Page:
A provision of the agreement stated, “This Release and covenant not to sue also expressly, and without any limitation of the foregoing General Release, includes bot is not limited to any claims which Releasor may have or may assert under federal or state law prohibiting employment discrimination and claims growing out of any legal restrictions on the rights of Company to terminate its employees, whether statutory or arising under common law, including without limitations: Title VII of the Civil Rights Act of 1964 and the Americans with Disabilities Act. Releasor on behalf of herself and other releasers expressly agrees that she will not institute, commence, prosecute or otherwise pursue any proceeding, action, complaint, claim, charge or grievance against Company or any other released parties in any administrative, judicial or other forum whatsoever with respect to any acts or events occurring prior to the date hereof in the course of Releasor’s dealing with Releasee.”

Salsbury decided not to sign the Separation Agreement.

Question: Can severance pay be given conditional to the employee’s promise to forego proceeding under Title VII of the Civil Rights Act and/or the Americans with Disabilities Act? Explain.



Case #5

Howard Saari was employed by Smith Barney, Harris Upham & Co., Inc., as an account executive beginning in July 1988. He alleges that his work was satisfactory at all times. According to Saari’s complaint, on or about December 14, 1988, a “sum of money, supposedly belonging to a client of Smith Barney, was supposedly stolen from the desk of a Smith Barney employee.” Saari alleged he was questioned about the theft and was later asked to take a polygraph test concerning the incident, which he refused. Saari claims he was then terminated for his refusal to take the polygraph examination.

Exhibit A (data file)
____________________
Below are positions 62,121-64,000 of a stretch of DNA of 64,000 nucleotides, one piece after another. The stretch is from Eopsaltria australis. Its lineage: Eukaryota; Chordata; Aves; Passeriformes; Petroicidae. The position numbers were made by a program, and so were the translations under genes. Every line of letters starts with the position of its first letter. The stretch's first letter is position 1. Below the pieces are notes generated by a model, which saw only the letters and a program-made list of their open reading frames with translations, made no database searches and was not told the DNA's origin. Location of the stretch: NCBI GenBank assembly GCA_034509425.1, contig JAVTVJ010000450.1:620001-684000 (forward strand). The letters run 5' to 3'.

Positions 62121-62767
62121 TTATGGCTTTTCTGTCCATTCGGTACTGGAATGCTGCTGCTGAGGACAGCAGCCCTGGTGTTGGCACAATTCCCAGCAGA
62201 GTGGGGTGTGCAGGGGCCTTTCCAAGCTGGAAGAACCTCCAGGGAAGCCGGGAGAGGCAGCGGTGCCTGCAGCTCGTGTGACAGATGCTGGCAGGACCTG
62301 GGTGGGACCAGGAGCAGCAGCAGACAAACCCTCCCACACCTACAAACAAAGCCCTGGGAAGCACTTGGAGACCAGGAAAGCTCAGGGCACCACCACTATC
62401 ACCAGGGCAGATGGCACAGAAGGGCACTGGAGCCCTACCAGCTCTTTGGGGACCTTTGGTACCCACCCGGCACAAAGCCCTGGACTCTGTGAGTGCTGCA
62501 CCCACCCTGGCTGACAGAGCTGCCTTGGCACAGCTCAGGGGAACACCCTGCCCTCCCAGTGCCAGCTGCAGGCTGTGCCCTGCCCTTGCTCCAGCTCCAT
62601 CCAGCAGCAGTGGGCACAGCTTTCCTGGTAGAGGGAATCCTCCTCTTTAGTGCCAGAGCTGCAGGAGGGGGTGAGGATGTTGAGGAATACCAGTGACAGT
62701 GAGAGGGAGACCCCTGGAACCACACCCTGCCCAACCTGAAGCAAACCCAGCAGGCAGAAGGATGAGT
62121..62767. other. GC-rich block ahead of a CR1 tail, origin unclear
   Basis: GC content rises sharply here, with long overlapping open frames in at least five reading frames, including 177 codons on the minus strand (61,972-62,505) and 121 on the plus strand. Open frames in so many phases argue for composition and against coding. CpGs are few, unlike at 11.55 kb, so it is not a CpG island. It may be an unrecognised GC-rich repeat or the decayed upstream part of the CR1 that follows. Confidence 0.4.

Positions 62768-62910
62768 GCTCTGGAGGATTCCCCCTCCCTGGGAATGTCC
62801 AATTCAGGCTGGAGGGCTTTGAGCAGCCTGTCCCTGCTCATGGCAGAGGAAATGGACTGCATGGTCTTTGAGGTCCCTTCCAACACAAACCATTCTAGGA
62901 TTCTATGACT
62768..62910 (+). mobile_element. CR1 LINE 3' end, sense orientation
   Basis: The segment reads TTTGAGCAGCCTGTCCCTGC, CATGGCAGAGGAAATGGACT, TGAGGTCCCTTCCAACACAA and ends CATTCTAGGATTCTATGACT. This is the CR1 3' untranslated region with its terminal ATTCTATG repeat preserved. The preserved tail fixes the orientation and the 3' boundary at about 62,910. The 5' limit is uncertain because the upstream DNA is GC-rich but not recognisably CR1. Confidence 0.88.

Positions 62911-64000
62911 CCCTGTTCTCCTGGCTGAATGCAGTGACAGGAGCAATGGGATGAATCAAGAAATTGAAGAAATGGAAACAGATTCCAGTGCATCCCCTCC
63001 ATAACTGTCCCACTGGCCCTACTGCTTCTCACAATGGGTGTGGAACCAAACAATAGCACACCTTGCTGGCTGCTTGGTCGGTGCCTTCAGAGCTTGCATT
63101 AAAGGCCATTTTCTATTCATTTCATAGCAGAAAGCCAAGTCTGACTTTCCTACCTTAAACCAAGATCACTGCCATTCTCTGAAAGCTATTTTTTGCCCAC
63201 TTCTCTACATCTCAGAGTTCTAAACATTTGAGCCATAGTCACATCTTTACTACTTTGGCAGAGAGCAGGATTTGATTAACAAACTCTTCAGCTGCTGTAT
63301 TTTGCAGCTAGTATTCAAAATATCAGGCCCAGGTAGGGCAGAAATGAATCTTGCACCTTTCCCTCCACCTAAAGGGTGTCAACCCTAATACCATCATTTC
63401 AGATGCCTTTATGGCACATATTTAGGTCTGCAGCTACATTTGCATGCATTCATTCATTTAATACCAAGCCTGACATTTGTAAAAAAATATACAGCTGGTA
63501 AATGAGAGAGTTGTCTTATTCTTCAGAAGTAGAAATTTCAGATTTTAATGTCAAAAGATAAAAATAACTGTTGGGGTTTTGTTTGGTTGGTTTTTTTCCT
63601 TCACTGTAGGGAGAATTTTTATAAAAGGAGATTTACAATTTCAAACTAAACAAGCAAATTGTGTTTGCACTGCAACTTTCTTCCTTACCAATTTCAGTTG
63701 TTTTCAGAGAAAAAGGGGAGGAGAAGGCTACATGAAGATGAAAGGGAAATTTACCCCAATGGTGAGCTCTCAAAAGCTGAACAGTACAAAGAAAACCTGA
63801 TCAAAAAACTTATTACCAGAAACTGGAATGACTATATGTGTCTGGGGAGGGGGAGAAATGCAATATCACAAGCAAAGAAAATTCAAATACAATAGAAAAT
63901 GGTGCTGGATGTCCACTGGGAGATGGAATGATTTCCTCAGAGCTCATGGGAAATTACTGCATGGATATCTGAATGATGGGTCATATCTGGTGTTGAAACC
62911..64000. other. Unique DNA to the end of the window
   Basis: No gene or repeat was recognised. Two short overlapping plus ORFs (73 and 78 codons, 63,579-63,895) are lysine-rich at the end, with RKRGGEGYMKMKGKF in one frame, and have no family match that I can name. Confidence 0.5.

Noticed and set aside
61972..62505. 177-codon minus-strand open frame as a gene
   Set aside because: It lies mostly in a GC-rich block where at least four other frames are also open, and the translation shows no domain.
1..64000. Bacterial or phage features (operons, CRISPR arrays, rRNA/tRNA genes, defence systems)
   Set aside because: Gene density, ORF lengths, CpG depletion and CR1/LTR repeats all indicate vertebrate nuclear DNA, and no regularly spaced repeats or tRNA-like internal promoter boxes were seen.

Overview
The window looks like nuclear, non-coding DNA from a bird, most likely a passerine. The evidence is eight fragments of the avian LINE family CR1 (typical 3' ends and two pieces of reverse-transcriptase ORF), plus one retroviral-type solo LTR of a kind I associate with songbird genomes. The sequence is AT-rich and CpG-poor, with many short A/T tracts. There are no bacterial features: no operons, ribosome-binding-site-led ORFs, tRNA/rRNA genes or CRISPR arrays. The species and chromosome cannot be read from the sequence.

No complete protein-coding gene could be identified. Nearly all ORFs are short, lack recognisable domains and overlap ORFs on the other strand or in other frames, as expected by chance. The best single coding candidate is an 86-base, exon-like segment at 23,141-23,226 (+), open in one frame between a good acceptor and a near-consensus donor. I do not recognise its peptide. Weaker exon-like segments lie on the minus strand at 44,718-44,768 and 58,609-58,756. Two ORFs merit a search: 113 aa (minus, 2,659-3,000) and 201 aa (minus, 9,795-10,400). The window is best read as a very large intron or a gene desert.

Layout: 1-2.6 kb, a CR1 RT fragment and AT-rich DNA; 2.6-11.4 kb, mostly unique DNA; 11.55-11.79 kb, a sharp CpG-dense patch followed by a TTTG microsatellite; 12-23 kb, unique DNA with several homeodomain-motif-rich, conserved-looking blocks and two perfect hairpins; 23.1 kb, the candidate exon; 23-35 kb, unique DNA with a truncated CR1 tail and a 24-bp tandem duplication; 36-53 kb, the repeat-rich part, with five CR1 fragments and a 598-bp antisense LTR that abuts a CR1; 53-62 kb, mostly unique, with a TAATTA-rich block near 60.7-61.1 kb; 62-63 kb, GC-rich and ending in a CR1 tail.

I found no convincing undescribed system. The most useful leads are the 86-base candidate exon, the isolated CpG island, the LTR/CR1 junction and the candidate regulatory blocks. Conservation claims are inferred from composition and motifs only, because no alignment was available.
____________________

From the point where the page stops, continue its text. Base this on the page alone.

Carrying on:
Saari became a registered representative of the NYSE and thereby subject to its Rule 347, which provides that “Any controversy between a registered representative and any member or member organization arising out of the employment or termination of employment of such registered representative by and with such member or member organization shall be settled by arbitration.”

Saari contends that the enforcement provisions of the Employee Polygraph Protection Act show no such flexibility.

Question: Is the arbitration requirement in violation of the EPPA? Explain.

Week 3 assignment

HRA 545 – Case Assignment 3

Read each case scenario and analyze using the IRAC method. Submit the assignment to the Dropbox no later than Sunday 11:59 PM EST/EDT of Module 3. (This Dropbox basket is linked to Turnitin.)

Case #6

Van I. Irion, a Caucasian male who is a veteran of the United States Air Force, submitted an application for a position as a firefighter with Contra Costa County Fire Protection District in September 2000.

The process for obtaining a position as a firefighter with Contra Costa County Fire Protection District involves several steps, which are set forth in the county’s Personnel Management Regulations (“PMRs”). First, applicants are given a written test, a physical agility test, and an interview with the County Department of Human Resources, the results of which are combined to come up with a score for each applicant. In addition, a 5% Veterans’ Preference Credit is added to the scores of veterans who apply.

The Interview Schedules indicate that Irion received a numeric rating of 4. The Interview Schedules also appear to indicate that at least two minority candidates with lower initial rankings and lower Chief’s Interview scores were hired—#24 who is identified as Hispanic and received a rating of 3, and #53 who is identified as “Asian or Pacific Islander” and received a 3-4 score. In addition, one minority candidate with the same Chief’s Interview score of 4 and a lower initial ranking, #34 was hired. Finally, two minority candidates with Chief’s Interview scores of 4 and lower initial rankings than Irion, #68 and #69, appear to have been given initial conditional offers of employment, but they were not ultimately hired.